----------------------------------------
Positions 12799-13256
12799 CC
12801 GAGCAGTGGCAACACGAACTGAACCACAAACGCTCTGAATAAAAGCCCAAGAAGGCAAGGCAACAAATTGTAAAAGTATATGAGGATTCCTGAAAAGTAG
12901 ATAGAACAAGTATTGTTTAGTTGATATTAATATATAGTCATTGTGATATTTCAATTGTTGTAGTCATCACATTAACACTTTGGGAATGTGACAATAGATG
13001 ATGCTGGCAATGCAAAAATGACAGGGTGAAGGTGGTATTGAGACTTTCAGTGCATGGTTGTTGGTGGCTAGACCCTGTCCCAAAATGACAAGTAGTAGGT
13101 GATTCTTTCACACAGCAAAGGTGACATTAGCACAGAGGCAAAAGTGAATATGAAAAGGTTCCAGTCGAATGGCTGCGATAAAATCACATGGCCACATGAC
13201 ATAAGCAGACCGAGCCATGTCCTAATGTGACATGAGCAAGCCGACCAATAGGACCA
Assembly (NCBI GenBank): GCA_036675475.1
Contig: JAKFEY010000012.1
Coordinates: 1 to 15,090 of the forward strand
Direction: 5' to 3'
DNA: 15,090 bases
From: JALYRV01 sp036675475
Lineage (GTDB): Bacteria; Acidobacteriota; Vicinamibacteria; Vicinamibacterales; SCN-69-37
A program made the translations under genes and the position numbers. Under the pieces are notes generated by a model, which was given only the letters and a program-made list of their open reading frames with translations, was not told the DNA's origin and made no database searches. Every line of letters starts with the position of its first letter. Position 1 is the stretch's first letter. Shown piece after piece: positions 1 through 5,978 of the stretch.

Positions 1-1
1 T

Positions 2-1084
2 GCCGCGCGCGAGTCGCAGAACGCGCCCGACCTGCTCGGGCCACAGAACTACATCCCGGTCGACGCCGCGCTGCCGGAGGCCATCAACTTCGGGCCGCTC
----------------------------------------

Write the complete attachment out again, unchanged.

Positions 12799-13256
12799 CC
12801 GAGCAGTGGCAACACGAACTGAACCACAAACGCTCTGAATAAAAGCCCAAGAAGGCAAGGCAACAAATTGTAAAAGTATATGAGGATTCCTGAAAAGTAG
12901 ATAGAACAAGTATTGTTTAGTTGATATTAATATATAGTCATTGTGATATTTCAATTGTTGTAGTCATCACATTAACACTTTGGGAATGTGACAATAGATG
13001 ATGCTGGCAATGCAAAAATGACAGGGTGAAGGTGGTATTGAGACTTTCAGTGCATGGTTGTTGGTGGCTAGACCCTGTCCCAAAATGACAAGTAGTAGGT
13101 GATTCTTTCACACAGCAAAGGTGACATTAGCACAGAGGCAAAAGTGAATATGAAAAGGTTCCAGTCGAATGGCTGCGATAAAATCACATGGCCACATGAC
13201 ATAAGCAGACCGAGCCATGTCCTAATGTGACATGAGCAAGCCGACCAATAGGACCA
Assembly (NCBI GenBank): GCA_036675475.1
Contig: JAKFEY010000012.1
Coordinates: 1 to 15,090 of the forward strand
Direction: 5' to 3'
DNA: 15,090 bases
From: JALYRV01 sp036675475
Lineage (GTDB): Bacteria; Acidobacteriota; Vicinamibacteria; Vicinamibacterales; SCN-69-37
A program made the translations under genes and the position numbers. Under the pieces are notes generated by a model, which was given only the letters and a program-made list of their open reading frames with translations, was not told the DNA's origin and made no database searches. Every line of letters starts with the position of its first letter. Position 1 is the stretch's first letter. Shown piece after piece: positions 1 through 5,978 of the stretch.

Positions 1-1
1 T

Positions 2-1084
2 GCCGCGCGCGAGTCGCAGAACGCGCCCGACCTGCTCGGGCCACAGAACTACATCCCGGTCGACGCCGCGCTGCCGGAGGCCATCAACTTCGGGCCGCTC